As you may have seen in my VentureBeat post, I’m not a fan of vanity metrics.
They are dishonest to consumers and the media. And they’re bad for startups because they shift focus to the next milestone to announce and creative accounting instead of focusing on the product and delivering what consumers want. (Which should lead to the real numbers that matter, an engaged audience and revenue.)
I will not publish vanity metrics, except as necessary to mock them and to help educate people about deceptive statistics.
If you give me a giant percentage increase without giving me a base, I won’t publish it.
If you give me a number, I will probably ask you six different questions about how it was calculated. If it’s based on a survey, I will ask about sample size and methodology. I will ask to see the exact wording of the questions you used.
If you tell me that you sold 45,000 room nights, I will look up Priceline and point out that they sold 40.6 million.
Figuring out the right metrics to use can be very hard because every business is different and there is so much innovation going on. In general, the numbers that I consider completely useless are registered users, hits and email addresses. The best comparable metrics right now are monthly active uniques. (Though for companies like foursquare, I consider weekly active uniques the best gauge.)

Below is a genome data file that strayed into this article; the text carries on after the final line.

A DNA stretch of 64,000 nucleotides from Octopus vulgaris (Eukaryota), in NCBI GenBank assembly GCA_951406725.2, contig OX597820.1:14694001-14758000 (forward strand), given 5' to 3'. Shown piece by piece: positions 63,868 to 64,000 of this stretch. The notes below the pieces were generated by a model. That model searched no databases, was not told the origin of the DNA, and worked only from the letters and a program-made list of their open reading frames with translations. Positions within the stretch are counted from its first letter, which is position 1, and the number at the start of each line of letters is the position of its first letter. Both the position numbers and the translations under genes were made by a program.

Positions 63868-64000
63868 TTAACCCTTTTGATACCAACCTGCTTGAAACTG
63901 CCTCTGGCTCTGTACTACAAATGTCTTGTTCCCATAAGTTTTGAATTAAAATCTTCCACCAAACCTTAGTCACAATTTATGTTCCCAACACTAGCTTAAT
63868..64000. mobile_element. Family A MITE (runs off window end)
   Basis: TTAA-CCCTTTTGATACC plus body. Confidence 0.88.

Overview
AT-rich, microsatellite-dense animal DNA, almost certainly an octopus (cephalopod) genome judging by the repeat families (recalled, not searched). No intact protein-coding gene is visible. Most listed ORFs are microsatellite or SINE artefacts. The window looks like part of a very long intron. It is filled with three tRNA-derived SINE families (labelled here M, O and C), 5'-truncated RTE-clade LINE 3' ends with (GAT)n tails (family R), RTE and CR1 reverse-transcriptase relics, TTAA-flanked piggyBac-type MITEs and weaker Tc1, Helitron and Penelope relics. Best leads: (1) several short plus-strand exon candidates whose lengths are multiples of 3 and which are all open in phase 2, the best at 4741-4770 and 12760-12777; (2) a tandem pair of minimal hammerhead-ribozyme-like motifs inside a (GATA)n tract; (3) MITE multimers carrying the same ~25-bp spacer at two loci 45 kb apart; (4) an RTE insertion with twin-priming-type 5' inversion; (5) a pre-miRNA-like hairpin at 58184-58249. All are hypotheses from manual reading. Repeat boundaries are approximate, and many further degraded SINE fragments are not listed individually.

Money is also good. If you have revenue coming in, that’s a great metric. But less so if you’re losing money on each transaction.
I’m a hard ass when it comes to numbers and statistics.
But the bright side is that if I do quote your numbers and explain them, readers should be able to trust them.
Note: This statement applies only to work with my byline. I do not speak on behalf of other media outlets.